Biden, Harris projected to win presidential election

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Joe Biden at a rally in Pennsylvania. AP Photos

After three days of key swing states counting their ballots, the United States finally have an answer to who the next president and vice president of the United States are: former Vice President Joe Biden and Senator Kamala Harris.

Harris will go down in history as the first woman vice president, as well as the first person of color to hold the position.

“While I may be the first woman in this office, I won’t be the last,” Harris said in an acceptance speech. “Every little girl watching tonight sees that this is a country of possibilities … Dream with ambition, lead with conviction, and see yourself in a way that others might not see you, simply because they’ve never seen it before.”

The presidential race was called Nov. 7 after major news networks had called the state of Pennsylvania and its 20 electoral votes for the former vice president, flipping it from red to blue from the previous election.

Biden has attained 290 electoral votes against incumbent President Donald Trump who has 214. North Carolina and Georgia still remain too close to be called.

For several days, experts had projected that Biden’s path to victory had narrowed after flipping the states of Wisconsin and Michigan, creating a Midwestern “blue wall” that paved Biden’s path to victory.

President-elect Biden had secured the highest number of votes for a Presidential candidate in American history, securing nearly 75 million votes in the process, about 50.6% of the popular vote.

President Donald Trump has called for recounts in multiple swing states and made claims of voter fraud, all of which have been debunked by political fact-checkers.

“I WON THIS ELECTION, BY A LOT,” he tweeted.

Trump’s campaign has also refused to concede the election, despite it being impossible to secure an electoral college victory based on current projections.

Milwaukee residents celebrated the victory for the president-elect in Zeidler Square, near where the location of Milwaukee Central Count is. Caravans also paraded around downtown, one of which passed through Marquette’s campus.

The City of Milwaukee had over 300,000 votes for Biden, a number that pushed the vote for the state in Biden’s favor, which secured it for the former vice president.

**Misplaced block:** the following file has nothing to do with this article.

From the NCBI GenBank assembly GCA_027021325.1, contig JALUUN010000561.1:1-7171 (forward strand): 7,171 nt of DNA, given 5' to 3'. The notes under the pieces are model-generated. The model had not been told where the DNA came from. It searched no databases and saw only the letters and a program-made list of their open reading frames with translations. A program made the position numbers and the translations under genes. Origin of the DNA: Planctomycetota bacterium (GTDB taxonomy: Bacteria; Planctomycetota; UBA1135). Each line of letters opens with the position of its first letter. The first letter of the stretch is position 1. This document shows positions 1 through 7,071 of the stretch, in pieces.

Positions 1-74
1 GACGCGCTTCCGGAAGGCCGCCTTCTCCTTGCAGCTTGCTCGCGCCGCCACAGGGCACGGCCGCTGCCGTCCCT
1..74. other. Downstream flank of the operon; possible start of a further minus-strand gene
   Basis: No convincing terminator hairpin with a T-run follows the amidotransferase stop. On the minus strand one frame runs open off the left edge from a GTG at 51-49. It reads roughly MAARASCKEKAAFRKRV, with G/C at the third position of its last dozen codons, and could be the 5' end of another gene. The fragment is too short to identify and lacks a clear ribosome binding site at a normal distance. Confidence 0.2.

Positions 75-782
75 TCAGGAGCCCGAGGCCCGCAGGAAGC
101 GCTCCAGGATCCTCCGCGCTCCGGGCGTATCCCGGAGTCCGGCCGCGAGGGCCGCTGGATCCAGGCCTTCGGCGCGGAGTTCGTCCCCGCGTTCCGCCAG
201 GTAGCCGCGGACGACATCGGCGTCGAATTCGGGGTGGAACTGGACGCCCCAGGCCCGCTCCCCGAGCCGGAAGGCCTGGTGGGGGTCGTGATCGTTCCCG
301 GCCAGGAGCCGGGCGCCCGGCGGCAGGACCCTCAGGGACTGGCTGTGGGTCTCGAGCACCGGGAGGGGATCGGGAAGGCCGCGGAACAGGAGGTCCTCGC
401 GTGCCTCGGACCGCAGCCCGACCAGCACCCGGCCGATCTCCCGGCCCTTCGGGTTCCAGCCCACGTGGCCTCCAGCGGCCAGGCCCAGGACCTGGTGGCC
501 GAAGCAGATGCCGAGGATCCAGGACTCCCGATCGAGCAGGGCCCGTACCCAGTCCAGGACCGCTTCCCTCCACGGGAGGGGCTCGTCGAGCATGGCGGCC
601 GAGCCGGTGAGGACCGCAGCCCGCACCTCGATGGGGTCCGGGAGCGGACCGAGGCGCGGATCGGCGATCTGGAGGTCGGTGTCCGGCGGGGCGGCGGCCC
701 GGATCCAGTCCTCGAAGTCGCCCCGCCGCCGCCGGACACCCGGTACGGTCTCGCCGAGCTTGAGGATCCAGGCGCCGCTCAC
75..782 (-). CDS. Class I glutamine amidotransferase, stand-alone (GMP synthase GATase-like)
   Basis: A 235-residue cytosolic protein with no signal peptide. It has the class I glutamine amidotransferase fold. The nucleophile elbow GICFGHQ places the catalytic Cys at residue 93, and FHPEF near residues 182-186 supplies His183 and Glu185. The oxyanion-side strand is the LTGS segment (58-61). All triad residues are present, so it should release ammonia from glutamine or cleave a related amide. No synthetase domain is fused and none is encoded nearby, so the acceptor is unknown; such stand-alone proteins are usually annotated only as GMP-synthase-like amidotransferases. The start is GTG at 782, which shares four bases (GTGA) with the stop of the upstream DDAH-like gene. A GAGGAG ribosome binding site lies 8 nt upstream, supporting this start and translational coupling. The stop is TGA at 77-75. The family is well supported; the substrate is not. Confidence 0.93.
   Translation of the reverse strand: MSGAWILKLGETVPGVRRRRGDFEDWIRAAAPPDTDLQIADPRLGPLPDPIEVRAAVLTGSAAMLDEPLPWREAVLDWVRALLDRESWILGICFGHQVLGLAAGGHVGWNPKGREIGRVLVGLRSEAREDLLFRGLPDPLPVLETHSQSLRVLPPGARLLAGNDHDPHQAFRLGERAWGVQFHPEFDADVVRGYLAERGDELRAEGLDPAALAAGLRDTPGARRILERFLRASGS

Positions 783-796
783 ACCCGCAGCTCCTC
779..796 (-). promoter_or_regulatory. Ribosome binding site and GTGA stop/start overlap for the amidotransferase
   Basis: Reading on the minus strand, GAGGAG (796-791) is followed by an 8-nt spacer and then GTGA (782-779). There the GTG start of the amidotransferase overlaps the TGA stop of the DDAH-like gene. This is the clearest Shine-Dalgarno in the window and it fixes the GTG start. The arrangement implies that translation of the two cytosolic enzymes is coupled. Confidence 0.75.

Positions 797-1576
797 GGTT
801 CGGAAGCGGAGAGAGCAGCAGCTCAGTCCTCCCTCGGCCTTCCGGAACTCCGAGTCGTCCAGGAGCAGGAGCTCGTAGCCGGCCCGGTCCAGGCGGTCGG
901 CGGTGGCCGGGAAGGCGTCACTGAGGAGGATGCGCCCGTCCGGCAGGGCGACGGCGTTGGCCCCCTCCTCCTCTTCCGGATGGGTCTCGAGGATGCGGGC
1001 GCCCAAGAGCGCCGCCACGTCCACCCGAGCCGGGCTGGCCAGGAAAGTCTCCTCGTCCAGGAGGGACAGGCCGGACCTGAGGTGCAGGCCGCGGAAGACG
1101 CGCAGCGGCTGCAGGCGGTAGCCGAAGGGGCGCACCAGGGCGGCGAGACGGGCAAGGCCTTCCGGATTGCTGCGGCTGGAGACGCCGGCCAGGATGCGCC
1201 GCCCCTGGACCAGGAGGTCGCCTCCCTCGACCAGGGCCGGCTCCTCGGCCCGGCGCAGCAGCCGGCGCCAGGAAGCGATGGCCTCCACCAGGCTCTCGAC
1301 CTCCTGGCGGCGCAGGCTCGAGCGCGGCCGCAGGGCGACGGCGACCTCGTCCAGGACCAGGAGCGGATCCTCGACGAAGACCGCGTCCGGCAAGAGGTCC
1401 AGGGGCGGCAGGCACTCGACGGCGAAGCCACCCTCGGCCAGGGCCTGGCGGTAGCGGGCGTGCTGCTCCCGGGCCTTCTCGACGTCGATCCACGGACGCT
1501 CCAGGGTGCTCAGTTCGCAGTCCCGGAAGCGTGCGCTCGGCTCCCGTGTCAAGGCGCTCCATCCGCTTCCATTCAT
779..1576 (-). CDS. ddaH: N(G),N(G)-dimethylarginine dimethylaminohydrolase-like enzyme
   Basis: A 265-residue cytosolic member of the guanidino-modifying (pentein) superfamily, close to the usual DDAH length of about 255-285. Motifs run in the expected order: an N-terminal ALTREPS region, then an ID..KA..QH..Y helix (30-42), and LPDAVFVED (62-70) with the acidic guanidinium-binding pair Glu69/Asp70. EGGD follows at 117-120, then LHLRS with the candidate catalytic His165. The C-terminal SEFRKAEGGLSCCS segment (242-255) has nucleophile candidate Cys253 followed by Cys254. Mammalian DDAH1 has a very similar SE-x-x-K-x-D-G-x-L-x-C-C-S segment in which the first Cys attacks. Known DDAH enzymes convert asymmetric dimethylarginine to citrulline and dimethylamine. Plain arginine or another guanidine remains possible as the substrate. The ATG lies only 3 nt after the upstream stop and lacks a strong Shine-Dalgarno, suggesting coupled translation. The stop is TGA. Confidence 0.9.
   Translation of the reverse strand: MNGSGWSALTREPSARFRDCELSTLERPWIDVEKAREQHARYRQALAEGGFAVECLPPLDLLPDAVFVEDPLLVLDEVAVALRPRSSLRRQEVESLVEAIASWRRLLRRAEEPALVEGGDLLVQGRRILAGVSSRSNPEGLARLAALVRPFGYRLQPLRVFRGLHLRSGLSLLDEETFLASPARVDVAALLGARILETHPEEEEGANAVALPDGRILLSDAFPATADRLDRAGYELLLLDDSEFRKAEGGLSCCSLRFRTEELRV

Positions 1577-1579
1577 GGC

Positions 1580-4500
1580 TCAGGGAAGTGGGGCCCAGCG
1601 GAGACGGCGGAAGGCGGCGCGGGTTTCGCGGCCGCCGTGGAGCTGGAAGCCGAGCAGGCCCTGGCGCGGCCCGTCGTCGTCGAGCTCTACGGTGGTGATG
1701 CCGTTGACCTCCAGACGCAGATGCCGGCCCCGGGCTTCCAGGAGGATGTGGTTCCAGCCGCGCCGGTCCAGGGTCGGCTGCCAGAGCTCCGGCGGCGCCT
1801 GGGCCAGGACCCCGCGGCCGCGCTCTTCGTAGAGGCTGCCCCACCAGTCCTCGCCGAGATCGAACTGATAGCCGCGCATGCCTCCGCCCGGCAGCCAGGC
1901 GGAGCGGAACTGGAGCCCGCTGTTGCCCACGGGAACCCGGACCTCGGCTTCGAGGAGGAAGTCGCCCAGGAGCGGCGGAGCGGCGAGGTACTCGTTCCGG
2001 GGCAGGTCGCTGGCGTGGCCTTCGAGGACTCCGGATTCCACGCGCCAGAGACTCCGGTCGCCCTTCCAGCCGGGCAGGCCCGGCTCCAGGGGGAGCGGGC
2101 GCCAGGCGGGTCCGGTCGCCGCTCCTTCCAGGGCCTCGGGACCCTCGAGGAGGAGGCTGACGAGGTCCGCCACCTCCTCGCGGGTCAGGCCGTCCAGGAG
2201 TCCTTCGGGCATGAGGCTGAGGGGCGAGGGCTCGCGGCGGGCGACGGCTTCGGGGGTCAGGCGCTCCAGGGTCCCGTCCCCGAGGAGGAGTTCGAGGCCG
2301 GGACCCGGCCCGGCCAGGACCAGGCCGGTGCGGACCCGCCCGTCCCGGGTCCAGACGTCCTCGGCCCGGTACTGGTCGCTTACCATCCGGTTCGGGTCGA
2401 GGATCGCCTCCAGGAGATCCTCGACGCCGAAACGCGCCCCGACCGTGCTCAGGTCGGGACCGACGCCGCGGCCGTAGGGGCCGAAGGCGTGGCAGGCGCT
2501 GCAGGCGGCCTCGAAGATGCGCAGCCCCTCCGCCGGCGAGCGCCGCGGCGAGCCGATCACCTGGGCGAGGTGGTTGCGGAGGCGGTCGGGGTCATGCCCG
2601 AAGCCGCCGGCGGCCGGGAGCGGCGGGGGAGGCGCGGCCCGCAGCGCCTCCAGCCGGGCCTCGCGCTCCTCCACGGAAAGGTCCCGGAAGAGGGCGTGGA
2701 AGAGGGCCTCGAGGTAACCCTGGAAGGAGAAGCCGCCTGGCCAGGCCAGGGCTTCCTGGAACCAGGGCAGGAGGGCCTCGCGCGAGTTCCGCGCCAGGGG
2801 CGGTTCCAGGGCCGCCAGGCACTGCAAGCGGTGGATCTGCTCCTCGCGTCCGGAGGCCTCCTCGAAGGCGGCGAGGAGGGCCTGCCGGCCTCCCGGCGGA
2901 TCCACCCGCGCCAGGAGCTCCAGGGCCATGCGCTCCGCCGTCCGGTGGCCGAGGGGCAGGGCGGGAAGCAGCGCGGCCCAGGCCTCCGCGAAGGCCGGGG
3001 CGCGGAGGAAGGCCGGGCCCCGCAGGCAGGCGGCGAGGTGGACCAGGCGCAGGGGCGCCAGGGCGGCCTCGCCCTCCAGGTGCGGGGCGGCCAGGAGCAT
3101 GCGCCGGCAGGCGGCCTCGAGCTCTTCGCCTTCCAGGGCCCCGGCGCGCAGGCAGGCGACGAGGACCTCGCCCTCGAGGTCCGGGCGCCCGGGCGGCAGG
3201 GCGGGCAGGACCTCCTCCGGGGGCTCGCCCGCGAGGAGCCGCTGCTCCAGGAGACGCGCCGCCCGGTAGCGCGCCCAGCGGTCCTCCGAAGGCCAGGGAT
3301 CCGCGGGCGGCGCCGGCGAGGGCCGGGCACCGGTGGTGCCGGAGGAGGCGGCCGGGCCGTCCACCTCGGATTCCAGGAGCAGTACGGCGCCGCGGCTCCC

Following the announcement of his projection to win the presidency, Biden gave a speech from his home state of Delaware, the same place where he celebrated his announcement of accepting the Democratic nomination back in July.

“The people of this nation have spoken,” Biden said. “They’ve delivered us a victory … for we the people.”

World leaders congratulated the newly elected President, including Canadian Prime Minister Justin Trudeau and French President Emmanuel Macron.

“Indeed across the world, there is an outpouring of joy, renewed faith in tomorrow that brings a better day,” Biden said. “I am humbled by the trust and confidence you’ve placed in me. I pledge to be a President that seeks not to divide, but unify. (I) don’t see red states and blue states, but only the United States.”

Biden’s campaign was built on the grounds to “fight for the soul of the nation.” A sentiment he drove forward in his acceptance speech alongside Harris the Vice President-elect.

“It’s the honor of my lifetime that so many millions of Americans have voted for me for that vision. And now, the work at making that vision is real,” Biden said. “It’s the task of our time.”

Biden thanked his wife, Jill Biden, and his children and grandchildren for the support they gave him over the campaign trail.

Both Biden and Harris will be sworn into office at their Inauguration on Jan. 20, 2021.

This story was written by Benjamin Wells. He can be reached at benjamin.wells@marquette.edu.